From Fedora Project Wiki

Unit Names in Systemd Messages


The default format of messages printed by systemd to the console and the journal is changed from "Starting Frobnicating Daemon..." / "Started Frobnicating Daemon" to "Starting frobnicator.service — Frobnicating Daemon..." / "Started frobnicator.service — Frobnicating Daemon".


Current status

Detailed Description

Systemd has three message formatting modes: description, name, and combined. The first uses the Description, the second uses the unit name, and the third uses "<name> — <Description>". We currently default to description, and the proposal is to change the compile-time default to combined. Users can override the default by creating a configuration file and/or specifying an override on the kernel command line.

systemd historically used the unit Description in console and journal status messages, just like SysV init scripts. The Description is intended to be easy to understand, but has the downside that to interact with the service in any way, one has to figure out what the unit name is. Thus, for an unfamiliar service, the user would have to grep the unit list for the description first. And for more experienced users, the unit name is more informative than the description. People interact with unit names when operating on units, and don't look at the descriptions during normal system administration. Thus, for both new and experienced users, seeing the unit name is useful. To make the change easier to accept, we added the combined mode, that also prints the description on the right.

journalctl -o cat (old and new):

Started Journal Service.
Finished Load Kernel Modules.
Starting Apply Kernel Variables...
Starting Create Volatile Files and Directories...
Finished Apply Kernel Variables.
Finished Create Volatile Files and Directories.
Finished Setup Virtual Console.
Starting dracut ask for additional cmdline parameters...
Finished dracut ask for additional cmdline parameters.
Starting dracut cmdline hook...
Started systemd-journald.service - Journal Service.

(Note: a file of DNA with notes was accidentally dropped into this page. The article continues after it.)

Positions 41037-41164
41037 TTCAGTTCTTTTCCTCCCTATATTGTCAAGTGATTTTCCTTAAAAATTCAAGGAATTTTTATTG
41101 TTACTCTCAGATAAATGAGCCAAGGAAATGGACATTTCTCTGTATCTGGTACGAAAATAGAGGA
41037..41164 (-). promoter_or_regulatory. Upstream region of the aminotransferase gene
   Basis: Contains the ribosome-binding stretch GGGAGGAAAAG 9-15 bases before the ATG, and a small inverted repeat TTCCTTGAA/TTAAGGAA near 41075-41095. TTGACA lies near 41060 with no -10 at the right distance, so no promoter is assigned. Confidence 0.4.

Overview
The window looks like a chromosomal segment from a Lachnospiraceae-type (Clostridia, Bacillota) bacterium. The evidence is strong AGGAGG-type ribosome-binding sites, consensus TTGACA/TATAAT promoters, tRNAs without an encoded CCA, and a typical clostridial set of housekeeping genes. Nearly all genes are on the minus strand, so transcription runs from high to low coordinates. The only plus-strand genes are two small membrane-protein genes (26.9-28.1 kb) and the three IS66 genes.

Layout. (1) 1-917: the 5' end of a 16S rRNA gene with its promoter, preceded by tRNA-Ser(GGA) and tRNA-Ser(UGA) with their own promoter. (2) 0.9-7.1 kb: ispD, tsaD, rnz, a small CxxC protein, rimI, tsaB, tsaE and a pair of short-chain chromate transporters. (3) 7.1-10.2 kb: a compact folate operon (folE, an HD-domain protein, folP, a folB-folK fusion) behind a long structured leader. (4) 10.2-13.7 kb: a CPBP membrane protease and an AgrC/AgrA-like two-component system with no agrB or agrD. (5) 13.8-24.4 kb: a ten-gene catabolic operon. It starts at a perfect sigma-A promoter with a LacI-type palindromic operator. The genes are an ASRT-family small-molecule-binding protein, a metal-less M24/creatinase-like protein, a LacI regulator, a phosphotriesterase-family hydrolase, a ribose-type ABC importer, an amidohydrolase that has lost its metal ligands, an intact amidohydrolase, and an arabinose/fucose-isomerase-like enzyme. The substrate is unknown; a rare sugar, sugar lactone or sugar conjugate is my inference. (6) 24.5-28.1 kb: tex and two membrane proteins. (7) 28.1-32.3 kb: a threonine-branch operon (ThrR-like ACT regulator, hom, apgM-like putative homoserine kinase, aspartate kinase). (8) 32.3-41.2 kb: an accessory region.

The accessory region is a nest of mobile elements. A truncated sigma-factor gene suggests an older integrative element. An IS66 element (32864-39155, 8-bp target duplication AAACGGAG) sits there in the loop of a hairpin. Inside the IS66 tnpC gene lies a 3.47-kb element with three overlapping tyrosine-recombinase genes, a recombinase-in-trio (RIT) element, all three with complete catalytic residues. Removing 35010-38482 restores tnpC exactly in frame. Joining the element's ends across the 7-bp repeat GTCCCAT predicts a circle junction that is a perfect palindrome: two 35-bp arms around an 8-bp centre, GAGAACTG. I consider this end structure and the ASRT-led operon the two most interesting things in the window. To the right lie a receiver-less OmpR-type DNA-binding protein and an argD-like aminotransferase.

Finished systemd-modules-load.service - Load Kernel Modules.
Finished systemd-tmpfiles-setup-dev.service - Create Static Device Nodes in /dev.
Starting systemd-sysctl.service - Apply Kernel Variables...
Starting systemd-tmpfiles-setup.service - Create Volatile Files and Directories...
Finished systemd-sysctl.service - Apply Kernel Variables.
Finished systemd-tmpfiles-setup.service - Create Volatile Files and Directories.
Finished systemd-vconsole-setup.service - Setup Virtual Console.
Starting dracut-cmdline-ask.service - dracut ask for additional cmdline parameters...
Finished dracut-cmdline-ask.service - dracut ask for additional cmdline parameters.
Starting dracut-cmdline.service - dracut cmdline hook...

If users don't like the new default, they can use systemd.status-unit-format=name|description to override the default. It is also possible to use bootctl systemd-efi-options systemd.status-unit-format=name|description on EFI systems, and create a config file with [Manager] StatusUnitFormat=name|description to pick a different setting.


Benefit to Fedora

The default format of messages is more directly useful. A user can select&paste the unit name directly from a message into a command like systemctl status or journalctl -u.


  • Proposal owners:
    • Implement the new mode (already done, available in systemd-249).
    • Flip the compile-time default in systemd.
  • Other developers:
    • Adjust Descriptions of their units if appropriate. For example, firewalld.service repeats the unit name in the Description. This was already discouraged in the systemd.unit(5) man page, but now becomes even more visible: rawhide systemd[1]: Starting firewalld.service - firewalld - dynamic firewall daemon.... The Description should be changed to "Description=Dynamic Firewall Daemon".
  • Policies and guidelines: N/A (not needed for this Change)
  • Trademark approval: N/A (not needed for this Change)
  • Alignment with Objectives:

Upgrade/compatibility impact

There shouldn't be any. I'm making this a Change because people don't like surprises in the default look of things. There might be some poorly written scripts which grep for unit Descriptions.

How To Test

Boot, look at journalctl -b _PID=1.

Optionally, disable the plymouth screen (with Esc or by removing rhgb quiet on the kernel command line), and look at console messages. Output should contain unit names and be generally readable. Unfortunately, the console output is ellipsized to fit in 80 columns, so the full text is not always visible.

User Experience

See example output above.



Contingency Plan

  • Contingency mechanism: Revert the change.
  • Contingency deadline: Final release, or maybe even later.
  • Blocks release? No.


Release Notes